Don’t assume that headline is from to some “torch-the-industry” radical. It’s the message from one of the most prominent, most knowledgeable, most respected industry authorities around.

There has been lots of publicity and even more overreaction to the recent decision by a federal judge in Idaho to strike down so-called “ag-gag” laws that had been in effect in eight different states.

Many producer groups have publicly criticized the decision, and even though the ruling was based on support for constitutionally protected First Amendment rights, many more individual producers have expressed opposition to allowing the capture and subsequent dissemination of undercover videos — typically heavily edited — to expose alleged cases of animal abuse to the media.

While I can empathize with what seems like a violation of privacy and an infringement of one’s property rights, freedom of speech, especially speech with which people disagree, is fundamental to what makes us Americans.

Here’s another reason to grudgingly support the overturning of ag-gag laws, and this argument wasn’t crafted by a bunch of wild-eyed activists who, when they’re not sneaking into pens and packing plants with concealed videocams and are living on a pure vegan diet of soybeans and salad, but by one of the most respected voices in agriculture.

In a commentary titled, “Opening Barn Doors Best Approach to Building Trust,” Charlie Arnot made the case for supporting the demise of ag-gag laws.

In case you’re not familiar, Arnot is the CEO of the Center for Food Integrity and a prominent industry communicator, speaker, public relations expert and award-winning journalist who’s been in the farm and food business for many years, and formerly served as corporate officer and spokesman at Premium Standard Farms.

He knows animal agriculture, and he understands the frustrations of producers and packers when some animal rights group releases a video that paints a company — and thus the entire industry — in a horrific light. Typically these scenes of animal mishandling get replayed on mainstream media without any sort of filter or disclaimer, considering the resource is an operative of a group dedicated to swearing animal agriculture out of existence.

But Arnot also makes the salient point in all such discussions of freedom of speech versus private property rights: “Ag-gag laws do not promote the transparency that consumers want, expect and deserve when it comes to food production.”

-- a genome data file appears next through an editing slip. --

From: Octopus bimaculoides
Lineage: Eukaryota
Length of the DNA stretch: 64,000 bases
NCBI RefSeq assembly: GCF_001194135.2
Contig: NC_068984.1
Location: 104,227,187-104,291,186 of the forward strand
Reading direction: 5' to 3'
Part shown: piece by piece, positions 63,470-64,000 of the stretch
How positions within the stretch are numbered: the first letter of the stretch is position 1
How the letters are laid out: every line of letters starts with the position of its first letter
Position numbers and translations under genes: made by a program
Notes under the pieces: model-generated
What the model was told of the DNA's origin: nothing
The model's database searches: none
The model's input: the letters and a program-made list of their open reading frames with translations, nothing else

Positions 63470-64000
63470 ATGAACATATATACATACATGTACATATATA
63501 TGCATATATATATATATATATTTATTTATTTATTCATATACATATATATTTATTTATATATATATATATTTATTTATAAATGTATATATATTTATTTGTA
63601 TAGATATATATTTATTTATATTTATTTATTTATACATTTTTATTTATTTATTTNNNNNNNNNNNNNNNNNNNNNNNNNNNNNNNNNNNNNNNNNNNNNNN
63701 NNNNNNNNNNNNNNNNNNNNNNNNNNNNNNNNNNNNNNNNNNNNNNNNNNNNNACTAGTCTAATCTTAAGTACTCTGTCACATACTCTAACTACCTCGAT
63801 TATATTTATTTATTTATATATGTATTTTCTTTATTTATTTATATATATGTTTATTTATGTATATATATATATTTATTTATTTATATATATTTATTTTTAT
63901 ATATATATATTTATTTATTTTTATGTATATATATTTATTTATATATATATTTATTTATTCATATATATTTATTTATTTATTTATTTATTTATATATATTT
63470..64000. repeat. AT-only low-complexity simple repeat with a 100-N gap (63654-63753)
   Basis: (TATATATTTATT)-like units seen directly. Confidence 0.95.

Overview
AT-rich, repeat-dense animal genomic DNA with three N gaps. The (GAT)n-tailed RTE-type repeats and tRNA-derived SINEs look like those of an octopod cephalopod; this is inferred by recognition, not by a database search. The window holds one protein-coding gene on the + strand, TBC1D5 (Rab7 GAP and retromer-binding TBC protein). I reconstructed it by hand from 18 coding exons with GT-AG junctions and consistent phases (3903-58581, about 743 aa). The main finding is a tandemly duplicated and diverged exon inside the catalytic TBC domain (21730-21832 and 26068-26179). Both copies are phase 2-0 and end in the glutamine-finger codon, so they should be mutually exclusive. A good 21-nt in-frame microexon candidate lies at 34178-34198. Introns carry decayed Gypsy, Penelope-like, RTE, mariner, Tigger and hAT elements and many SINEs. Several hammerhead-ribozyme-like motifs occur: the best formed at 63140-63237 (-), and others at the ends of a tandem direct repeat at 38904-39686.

He’s 100 percent right on.

Opening operation doors

Honestly, there are few people on this planet who have dealt with more passion, politicking and pushback on the issue of industrial farming than Charlie Arnot, and it would be understandable if he stood firm in opposition to groups and individuals whose only agenda is sabotaging the hard work and products of everyone involved in livestock production and meat processing.

But the extensive research that the Center for Food Integrity has conducted over the years clearly points to a key concept which, like it or not, producers and packers must accept: Transparency.

“Rather than promoting transparency, the message consumers might be getting from agriculture's support of [ag-gag] laws is, ‘We have nothing to hide but this is none of your business,’” Arnot wrote in a blog post on the Center’s website (www.foodintegrity.org/blog/post/ag-gag-open-doors).

“This reality poses a challenge when it comes to assuring consumers that production practices on today’s farms are humane and the people responsible for animal care are ethically committed to doing the right thing.”

It’s fine to state such niceties, but people want more than soothing language about how growers truly care for their animals.

Although 99.99% absolutely do.

Arnot made the point that anyone who witnesses animal abuse should take action to stop it, not just record it. We would expect nothing less if such abuse were directed at children or at anyone who might be vulnerable. Indeed, both the pork and dairy industries have signed onto the “See It? Stop It!” initiative, which requires that anyone working on a farm has an obligation to report signs of animal abuse, neglect, or mishandling.

But as he wrote, “Using state laws to barricade the barn door doesn’t build public trust.” And without a deep sense of trust, too many consumers assume the worst, and then even doctored videos succeed in poisoning the discussion about certain veterinary practices and about overall standards of farm animal care.

Some farms have already made their operations more transparent, either with farm tours or live video feeds, and despite the need to tightly control visitations — and webcam imagery —transparency about what happens on pork and dairy farms is critical if animal agriculture is ever going to convince the public that producers are good stewards who care for their livestock.

Allow me to quote Arnot’s conclusion at some length, because it’s razor-sharp and on point:

“Video investigations remind us that the gap between agriculture and consumers continues to widen. Agriculture can do a better job of bridging the gap and assuring consumers that the commitment to responsible food production remains strong. Working toward increasing the transparency of today’s farms will build trust between farmers and consumers and encourage a more informed conversation about food.”

I don’t know how “informed” the conversations between consumers and farmers will ever become, but I do know this: Without a sense of trust on the part of the public, the toughest ag-gag law ever conceived will only do more harm than good.

Dan Murphy is a food-industry journalist and commentator.